A young Somali’s fight for identity

After nearly ten years in Germany, athlete, professional mechanic and refugee Mansor Farah wants to become a citizen in his new home country. There’s just one problem – he has no official identity.

Mansor Farah has been running for almost as long as he has been in Germany. At the age of 15, he joined his local athletics club, TSV Kronshagen/Kieler TB. Eleven years later, he has put hundreds of kilometers of competitive running behind him.

Despite all these successes, Farah longs for something else – he calls it “feeling free.” And in a story published this week by the German radio station NDR, he said his greatest wish was to be able to go wherever he wants.

Germany has been Farah’s home for nearly ten years. He went to school here and last summer he finished an apprenticeship. Since then he’s been working as a mechanic. You could call him a model citizen, only he isn’t a citizen.

Farah wants to be granted German nationality, or at least permanent residency which would allow him to travel. But so far, the authorities have rejected his application because, by a twist of fate, he can’t prove who he is.

No proof of identity

Farah was born in 1996 in Somalia, where natural disasters and civil war over the past two decades have led to millions of people becoming displaced or forced into exile. In 1991, the Barre government collapsed, and with it the credibility of the country’s institutions. Since then, Germany has not accepted Somali-issued passports as valid documents. Farah came here as a refugee from the civil war, but in Germany he has no way of proving his identity.

The politician responsible for the immigration office in Kiel, City Councilor Christian Zierau, told NDR the law is clear: “We always need to resolve the question of identity – the legal identity: Who is this person? Can this be proven? And as the law stands now, identity documents from Somalia issued after 1991 are not recognized.”

At best, this leaves Farah with subsidiary protection, which means he cannot be deported back to Somalia, but he does not have the same entitlements as a recognized refugee. And he is not alone. Other asylum seekers, including many Iraqis, Afghans and Kurds whose documents are not recognized in Germany, also lack proof of identity.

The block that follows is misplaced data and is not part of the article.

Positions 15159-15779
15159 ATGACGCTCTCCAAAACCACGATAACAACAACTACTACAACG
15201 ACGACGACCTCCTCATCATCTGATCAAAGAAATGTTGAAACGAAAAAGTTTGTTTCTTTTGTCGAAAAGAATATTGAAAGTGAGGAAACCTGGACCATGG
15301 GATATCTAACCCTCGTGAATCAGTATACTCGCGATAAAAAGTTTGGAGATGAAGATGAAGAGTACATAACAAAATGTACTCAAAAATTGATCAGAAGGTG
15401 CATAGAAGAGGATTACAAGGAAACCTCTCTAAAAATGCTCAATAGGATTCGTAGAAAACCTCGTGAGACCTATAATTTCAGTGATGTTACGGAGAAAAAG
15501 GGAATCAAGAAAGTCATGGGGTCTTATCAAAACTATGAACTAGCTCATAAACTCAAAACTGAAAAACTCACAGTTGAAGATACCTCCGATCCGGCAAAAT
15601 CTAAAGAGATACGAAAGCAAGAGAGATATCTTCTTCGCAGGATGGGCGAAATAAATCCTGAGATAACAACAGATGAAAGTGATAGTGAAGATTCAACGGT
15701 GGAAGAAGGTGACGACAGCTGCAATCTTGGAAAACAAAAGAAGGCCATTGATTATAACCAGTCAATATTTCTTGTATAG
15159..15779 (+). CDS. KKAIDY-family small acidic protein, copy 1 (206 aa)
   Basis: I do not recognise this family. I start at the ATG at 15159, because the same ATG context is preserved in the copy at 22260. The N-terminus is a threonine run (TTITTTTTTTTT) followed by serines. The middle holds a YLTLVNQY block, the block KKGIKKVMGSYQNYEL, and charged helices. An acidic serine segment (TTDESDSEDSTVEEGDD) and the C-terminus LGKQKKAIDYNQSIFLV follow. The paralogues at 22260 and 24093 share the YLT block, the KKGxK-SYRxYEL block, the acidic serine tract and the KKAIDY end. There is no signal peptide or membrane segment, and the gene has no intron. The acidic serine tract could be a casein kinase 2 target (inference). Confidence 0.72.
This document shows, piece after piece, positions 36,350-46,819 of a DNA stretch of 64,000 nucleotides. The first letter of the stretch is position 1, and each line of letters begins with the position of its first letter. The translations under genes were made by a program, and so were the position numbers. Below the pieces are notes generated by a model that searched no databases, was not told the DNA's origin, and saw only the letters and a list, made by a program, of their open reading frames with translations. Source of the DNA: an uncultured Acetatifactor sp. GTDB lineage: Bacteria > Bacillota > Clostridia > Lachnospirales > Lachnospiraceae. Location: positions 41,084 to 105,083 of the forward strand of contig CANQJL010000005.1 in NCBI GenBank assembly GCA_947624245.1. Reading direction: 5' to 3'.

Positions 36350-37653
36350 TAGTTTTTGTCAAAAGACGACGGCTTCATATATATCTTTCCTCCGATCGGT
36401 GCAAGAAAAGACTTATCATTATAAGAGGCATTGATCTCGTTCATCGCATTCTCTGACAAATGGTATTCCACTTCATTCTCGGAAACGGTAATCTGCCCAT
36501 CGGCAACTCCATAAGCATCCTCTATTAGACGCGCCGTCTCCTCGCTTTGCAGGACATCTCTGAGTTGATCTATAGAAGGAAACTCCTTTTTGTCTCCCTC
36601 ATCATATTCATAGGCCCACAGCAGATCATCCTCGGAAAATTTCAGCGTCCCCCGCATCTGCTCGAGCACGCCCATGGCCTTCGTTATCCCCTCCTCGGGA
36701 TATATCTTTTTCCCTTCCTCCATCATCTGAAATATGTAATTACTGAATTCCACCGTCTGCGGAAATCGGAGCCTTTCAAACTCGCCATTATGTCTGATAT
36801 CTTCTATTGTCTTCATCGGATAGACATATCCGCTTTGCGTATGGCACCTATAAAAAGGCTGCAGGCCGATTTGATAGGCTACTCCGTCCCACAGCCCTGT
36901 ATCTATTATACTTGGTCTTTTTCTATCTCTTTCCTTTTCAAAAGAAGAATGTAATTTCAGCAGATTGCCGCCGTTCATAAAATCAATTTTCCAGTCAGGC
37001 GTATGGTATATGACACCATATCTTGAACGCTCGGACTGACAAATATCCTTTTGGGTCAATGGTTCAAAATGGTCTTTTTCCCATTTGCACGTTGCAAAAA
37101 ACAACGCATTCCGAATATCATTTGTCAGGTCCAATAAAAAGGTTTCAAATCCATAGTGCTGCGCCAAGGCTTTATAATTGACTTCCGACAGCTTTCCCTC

Bureaucratic hurdles

The German interior ministry is unwilling to get involved, according to NDR. A spokesperson for the ministry, Dirk Hundertmark, said “we have given all the relevant legal guidelines on decision-making to the immigration authorities. It is then up to them to make the final decision.”

Hundertmark says the immigration office have discretionary powers to interpret and decide on cases. They are powers that are not being used in Kiel however, says Elias Elsler from the local refugee council, Flüchtlingsrat Schleswig-Holstein.

There might be another way to solve this dilemma, Elsler says. The authorities could take a “general view,” which would make it possible for them to establish identity. But as this would mean getting documents from relatives, for example the parents’ birth certificates, it also presents a huge challenge, especially in the case of Somalia – which may explain why, according to Elsler, it’s never yet led to someone being granted citizenship.

‘I think about it all the time’

Mansor Farah has been fighting his case for months, and the fight is taking its toll. “I think about it all the time. At work and when I go to bed, it’s always in my head,” he tells NDR. “People can turn to crime when they are sick in the head.”

It’s hardly any wonder if Farah worries about going crazy. In summer, the immigration office sent him off to the Somali embassy in Berlin. He came back with a brand new Somali passport, one the German authorities still won’t accept.

Despite being under huge pressure, Councilor Christian Zierau says the immigration authorities in Kiel are doing what they can to resolve Farah’s case. They have finally said they “intend to issue him with a travel document for foreigners.” It’s unclear whether he will be granted permanent residency or a German passport.

At least Zierau has some positive news: He says the City is in discussions with the Interior Ministry about the assessment of all the similar Somali cases in Kiel.